(7) The italics used to highlight the word space serve to indicate the multiplicity of meanings it has. The geographer, David Harvey made the distinction between three meanings: absolute space, relative space and relational space. The first has an existence independent of materiality (establishing frontiers or limits of dominion), the second exits in relation to what it contains, and the third exists in the relations that take place in it. This does not mean to say that each one of the meanings refers to a different space, so much as how concepts can coexist in the same space. When we talk about self-organised or independent spaces (or projects) we can’t separate the idea of the physical space from that of the project, given that where it is placed and the contents it proposes, as well as the relations it establishes and they way these are done form a totality. In this way the form in which we trace or define the space will also constitute what we propose to happen in it.

(A) Supersimetrica (#) is an initiative of the people who run the Salón, one of the independent spaces in the city of Madrid with the longest trajectory and constancy in the last few years. This year, for the first time, they organised, to coincide with ARCO, an alternative fair where they invited independent spaces from the south of Europe and Latin America. The idea was to take advantage of the draw the Salón has had up until now, to expand and make use of its network of contacts, and the influx of people during these dates in the city. As well as to put people in contact with such projects. For this the achieved a bit of funding to be able to invite people and house them in the city. (B) Returning from Madrid, Fireplace, an independent space in the city of Barcelona, celebrating its second anniversary, organised a round table around the question “What space does art need?” In fact some of the reflections laid out in this article are based on what was commented on during this activity, particularly the reflections of Mariona Alcaraz, who intervened, as an architect, talking about the concept of space from the use it has. (*)The question of the title is hers. Often we understand space as a physical place. But we also refer to “space” as “project”. (7) If we think about space as specifically a physical space, we could say that a space like Fireplace or Salón, shouldn’t’ –nor can or wants to- confront the heavy-weight machinery supposed by a building-monument such as, for example, the Museum of Contemporary Art. The space is inseparable from the costs it generates and consequently the uses derived from it. Often this is what determines the form in which sustainability is planned. The institute where I studied secondary school is by day a secondary school and by night the official language school of the town. The house where I live is occasionally an exhibition space. The bakery underneath my house is a second hand bookshop. Why would we have to share if we didn’t have limits?(*) The most extreme example that occurs to me now is the very case of Supersimetrica. This Artist Run Art Fairwas located in a disused metro station (Note: disused in this case means that although the metro doesn’t stop there the numerous convoys of line 1 continue to circulate along the tracks). (Ah and in disuse also means to say that this old station is currently a “metro museum”. (Uff, disuse = museum?) In this case the example of the coexistence of two spaces is extreme. It functions as a metaphor – literally – for the underground, a word that incidentally is no longer used, terms like “emerging” or even “independent” being used now instead. The literality of the metaphor is left patent with the chill blasts of air, the humidity, the leaks and the noise. In this case the determinant features and limits of the space surpass the contents of the proposal. The limits have to be controllable, be managed; it has to be possible to play with them rather than them playing with you.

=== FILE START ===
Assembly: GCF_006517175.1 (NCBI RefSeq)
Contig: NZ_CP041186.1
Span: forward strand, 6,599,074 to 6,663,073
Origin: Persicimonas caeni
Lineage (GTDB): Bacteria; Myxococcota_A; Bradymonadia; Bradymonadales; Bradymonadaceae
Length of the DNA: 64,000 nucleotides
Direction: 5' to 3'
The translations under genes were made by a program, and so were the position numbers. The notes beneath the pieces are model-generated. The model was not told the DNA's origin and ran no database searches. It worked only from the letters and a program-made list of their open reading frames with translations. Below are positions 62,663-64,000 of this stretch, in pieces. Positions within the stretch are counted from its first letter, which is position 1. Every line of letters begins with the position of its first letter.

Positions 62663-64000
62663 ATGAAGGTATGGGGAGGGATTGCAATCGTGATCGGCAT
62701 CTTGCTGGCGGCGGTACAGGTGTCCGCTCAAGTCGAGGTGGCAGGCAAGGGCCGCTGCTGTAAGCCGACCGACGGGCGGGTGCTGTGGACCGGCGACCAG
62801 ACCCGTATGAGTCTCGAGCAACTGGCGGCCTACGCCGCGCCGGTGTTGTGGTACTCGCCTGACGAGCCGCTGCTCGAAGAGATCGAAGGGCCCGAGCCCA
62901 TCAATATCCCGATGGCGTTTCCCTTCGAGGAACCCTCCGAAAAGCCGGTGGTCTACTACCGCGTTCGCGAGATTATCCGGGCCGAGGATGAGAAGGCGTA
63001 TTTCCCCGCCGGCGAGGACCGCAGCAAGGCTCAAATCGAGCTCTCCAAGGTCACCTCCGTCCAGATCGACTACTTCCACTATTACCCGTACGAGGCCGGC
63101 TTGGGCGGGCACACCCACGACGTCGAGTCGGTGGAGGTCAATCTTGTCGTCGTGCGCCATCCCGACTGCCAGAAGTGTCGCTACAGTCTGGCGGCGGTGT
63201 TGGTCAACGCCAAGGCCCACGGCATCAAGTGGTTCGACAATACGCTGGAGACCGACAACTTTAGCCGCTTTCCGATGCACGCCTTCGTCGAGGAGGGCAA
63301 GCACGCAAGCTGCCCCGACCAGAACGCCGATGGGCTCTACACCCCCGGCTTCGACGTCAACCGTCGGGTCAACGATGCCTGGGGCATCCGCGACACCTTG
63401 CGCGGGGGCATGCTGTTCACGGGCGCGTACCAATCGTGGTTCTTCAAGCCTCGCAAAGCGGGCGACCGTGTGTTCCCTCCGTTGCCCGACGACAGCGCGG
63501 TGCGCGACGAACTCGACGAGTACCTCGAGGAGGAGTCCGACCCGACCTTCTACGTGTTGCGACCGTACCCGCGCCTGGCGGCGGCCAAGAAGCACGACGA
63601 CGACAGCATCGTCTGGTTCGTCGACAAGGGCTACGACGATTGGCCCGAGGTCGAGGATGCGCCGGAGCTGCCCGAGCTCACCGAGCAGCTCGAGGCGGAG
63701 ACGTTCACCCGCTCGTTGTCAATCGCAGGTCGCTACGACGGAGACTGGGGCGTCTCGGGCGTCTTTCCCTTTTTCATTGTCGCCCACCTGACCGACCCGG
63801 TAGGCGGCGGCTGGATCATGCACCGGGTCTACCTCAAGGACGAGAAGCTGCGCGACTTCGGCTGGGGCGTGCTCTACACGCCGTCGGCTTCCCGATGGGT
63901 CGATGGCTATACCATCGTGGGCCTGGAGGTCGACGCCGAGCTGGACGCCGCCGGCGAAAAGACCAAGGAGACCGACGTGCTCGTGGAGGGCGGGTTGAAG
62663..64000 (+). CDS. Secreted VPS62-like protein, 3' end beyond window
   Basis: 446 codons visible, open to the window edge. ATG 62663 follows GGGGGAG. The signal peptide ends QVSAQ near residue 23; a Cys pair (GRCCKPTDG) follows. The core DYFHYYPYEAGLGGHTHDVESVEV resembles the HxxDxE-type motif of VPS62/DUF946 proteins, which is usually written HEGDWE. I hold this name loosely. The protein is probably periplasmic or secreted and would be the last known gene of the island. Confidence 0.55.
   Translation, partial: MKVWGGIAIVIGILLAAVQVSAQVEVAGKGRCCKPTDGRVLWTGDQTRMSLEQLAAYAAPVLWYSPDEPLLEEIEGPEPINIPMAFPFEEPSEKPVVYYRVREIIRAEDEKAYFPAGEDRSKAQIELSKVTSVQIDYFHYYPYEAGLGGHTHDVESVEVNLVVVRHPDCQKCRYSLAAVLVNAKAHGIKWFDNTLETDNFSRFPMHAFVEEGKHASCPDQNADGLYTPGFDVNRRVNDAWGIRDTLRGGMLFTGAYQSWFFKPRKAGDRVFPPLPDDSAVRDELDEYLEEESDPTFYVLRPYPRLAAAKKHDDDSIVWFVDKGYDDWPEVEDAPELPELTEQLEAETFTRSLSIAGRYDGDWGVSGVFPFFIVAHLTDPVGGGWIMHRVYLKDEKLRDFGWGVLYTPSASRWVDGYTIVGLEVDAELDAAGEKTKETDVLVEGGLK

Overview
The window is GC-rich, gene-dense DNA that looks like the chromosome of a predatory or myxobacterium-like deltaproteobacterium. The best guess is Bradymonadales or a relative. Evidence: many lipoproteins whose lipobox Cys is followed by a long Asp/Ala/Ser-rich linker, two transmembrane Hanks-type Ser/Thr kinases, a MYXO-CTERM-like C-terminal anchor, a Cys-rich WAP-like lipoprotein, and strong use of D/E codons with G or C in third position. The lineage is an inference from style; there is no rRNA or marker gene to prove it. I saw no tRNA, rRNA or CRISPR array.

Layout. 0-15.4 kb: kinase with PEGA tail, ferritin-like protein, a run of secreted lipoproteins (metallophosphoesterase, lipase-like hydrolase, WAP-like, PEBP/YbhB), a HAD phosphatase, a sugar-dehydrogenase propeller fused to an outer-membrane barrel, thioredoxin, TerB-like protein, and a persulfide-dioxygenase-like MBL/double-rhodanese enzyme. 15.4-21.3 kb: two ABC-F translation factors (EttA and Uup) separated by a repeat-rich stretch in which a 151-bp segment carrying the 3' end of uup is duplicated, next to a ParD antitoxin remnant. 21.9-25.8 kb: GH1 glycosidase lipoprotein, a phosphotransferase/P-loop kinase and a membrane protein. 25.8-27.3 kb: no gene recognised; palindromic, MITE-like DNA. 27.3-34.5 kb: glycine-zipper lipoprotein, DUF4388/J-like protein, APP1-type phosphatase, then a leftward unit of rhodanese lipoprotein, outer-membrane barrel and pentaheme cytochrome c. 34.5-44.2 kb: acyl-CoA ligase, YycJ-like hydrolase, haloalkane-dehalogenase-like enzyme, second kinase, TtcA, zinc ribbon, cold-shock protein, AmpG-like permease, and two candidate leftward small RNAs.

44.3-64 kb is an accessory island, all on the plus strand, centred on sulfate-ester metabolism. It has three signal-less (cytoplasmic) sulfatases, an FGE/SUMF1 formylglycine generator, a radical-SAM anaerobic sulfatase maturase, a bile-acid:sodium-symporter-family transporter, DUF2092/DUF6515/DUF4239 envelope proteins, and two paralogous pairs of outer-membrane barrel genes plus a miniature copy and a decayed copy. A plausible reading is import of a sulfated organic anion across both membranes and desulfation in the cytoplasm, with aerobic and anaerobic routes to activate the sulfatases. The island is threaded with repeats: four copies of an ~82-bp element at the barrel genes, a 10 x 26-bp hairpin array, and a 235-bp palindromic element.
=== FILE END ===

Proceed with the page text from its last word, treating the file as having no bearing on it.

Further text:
(#) According to particle physics, the matter is formed of particles that transmit the fundamental interactions of nature. The super-symmetry proposed by string theory, extends the number of particles of the standard model so that a super-symmetrical particle, called a super-companion, corresponds to each particle. Some super-symmetrical particles could offer an explanation for the problem of dark matter of the universe [A few days ago we also talked about dark matter [here]]. Supersimètricain Madrid wanted to extend the limits of independent spaces and propose a new dimension, a testing ground. But like the scientific theory, it is not yet proven, so its organisers want to repeat it next year, do it differently and better.
Perhaps this “new dimension” where the super-companions find themselves and complement each other is one where precariousness doesn’t refer to the extensive use of the resources available (love, space, experience) but rather to the opposite, precariousness refers to the infra-use of spaces and resources. In this dimension the budgets and costs, the contents, the spaces and their uses are sustainable and super-symmetrical. Hence it wouldn’t be about inverting the orders of institution/non-institution so much as we’d have super-companions, from other ambits and contexts, from difference, that would inform us of other experiences. Perhaps, in this new dimension, we think as a whole, a team, a common organ, a system, or to put it better, a complex eco-system. Perhaps we’d forget less and remember more, we’d save more energy and share resources not in an ostensible but in a sustainable manner, with peace and love.

Caterina Almirall has only just been born into this world, but has lived in others, in similar parallel worlds, both liquid and solid. From each she has learnt something, and forgotten something else. Learning to unlearn. In all of these worlds she has been caught up in a web that interweaves everything, some call it ’art’…Entwining, unravelling, weaving and destroying this labyrinth has been her occupation in each one of these planets, and she fears that it will be the same in each of the ones to come.